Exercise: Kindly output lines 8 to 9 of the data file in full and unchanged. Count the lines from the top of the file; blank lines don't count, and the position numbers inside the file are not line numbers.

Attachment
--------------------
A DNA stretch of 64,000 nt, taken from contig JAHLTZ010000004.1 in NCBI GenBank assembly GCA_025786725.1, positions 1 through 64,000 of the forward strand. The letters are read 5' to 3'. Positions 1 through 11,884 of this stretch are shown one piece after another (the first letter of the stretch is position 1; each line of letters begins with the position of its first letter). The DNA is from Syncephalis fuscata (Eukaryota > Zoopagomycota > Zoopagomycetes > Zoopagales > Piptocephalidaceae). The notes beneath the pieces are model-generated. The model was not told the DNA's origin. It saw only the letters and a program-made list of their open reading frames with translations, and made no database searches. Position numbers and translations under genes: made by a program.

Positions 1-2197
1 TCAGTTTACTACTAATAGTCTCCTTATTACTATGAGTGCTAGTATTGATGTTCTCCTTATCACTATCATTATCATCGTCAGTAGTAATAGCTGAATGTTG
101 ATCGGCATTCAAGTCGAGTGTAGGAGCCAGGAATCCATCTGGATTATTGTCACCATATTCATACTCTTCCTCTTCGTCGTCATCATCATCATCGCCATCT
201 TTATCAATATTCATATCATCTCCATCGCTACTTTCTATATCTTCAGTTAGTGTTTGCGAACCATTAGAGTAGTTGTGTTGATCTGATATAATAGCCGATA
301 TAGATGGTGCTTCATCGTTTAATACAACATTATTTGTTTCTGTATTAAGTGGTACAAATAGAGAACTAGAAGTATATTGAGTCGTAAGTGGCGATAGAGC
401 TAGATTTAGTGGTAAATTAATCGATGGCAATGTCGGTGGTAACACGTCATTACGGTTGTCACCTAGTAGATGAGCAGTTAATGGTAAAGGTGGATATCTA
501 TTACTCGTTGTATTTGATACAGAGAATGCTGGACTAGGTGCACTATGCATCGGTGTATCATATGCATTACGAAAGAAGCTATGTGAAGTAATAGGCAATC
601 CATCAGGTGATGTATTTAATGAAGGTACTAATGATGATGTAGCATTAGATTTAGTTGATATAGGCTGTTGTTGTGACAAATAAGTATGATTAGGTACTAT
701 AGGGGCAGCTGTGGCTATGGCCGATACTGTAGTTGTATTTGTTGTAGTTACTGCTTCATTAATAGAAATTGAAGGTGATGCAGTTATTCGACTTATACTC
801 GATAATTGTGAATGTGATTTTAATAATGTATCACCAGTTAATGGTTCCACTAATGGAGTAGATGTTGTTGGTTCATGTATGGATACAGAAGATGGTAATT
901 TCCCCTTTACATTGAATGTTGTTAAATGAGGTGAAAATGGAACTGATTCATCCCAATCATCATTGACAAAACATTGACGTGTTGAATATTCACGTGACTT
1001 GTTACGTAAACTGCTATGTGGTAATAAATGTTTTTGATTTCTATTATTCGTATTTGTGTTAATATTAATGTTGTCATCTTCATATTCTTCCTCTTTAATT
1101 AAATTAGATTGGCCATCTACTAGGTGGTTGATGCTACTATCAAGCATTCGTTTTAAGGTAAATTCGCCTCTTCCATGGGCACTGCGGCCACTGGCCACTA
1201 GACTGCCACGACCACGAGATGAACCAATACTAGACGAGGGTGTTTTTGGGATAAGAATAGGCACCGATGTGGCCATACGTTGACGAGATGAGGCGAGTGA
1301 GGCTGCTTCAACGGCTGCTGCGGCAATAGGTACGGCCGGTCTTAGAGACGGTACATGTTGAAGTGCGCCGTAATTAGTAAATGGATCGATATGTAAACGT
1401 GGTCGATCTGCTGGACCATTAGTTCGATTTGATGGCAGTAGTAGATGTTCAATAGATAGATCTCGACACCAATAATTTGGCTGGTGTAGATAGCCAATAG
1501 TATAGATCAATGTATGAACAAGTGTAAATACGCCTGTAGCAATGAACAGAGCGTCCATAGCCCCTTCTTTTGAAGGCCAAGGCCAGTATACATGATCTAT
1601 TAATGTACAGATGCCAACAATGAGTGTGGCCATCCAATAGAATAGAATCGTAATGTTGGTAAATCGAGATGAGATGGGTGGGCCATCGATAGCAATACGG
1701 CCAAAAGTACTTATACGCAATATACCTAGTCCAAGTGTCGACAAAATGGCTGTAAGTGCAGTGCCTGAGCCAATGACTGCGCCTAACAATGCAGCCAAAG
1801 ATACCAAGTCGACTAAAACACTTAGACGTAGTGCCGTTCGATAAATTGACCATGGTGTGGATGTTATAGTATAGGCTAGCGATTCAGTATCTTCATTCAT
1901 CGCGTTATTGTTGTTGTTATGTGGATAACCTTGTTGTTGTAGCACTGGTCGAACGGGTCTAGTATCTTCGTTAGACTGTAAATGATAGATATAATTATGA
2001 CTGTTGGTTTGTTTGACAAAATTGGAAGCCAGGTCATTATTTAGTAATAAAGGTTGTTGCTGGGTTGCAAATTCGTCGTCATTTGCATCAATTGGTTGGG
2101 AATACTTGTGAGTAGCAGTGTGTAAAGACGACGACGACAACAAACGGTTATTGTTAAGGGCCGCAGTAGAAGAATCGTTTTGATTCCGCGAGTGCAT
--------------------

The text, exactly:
501 TTACTCGTTGTATTTGATACAGAGAATGCTGGACTAGGTGCACTATGCATCGGTGTATCATATGCATTACGAAAGAAGCTATGTGAAGTAATAGGCAATC
601 CATCAGGTGATGTATTTAATGAAGGTACTAATGATGATGTAGCATTAGATTTAGTTGATATAGGCTGTTGTTGTGACAAATAAGTATGATTAGGTACTAT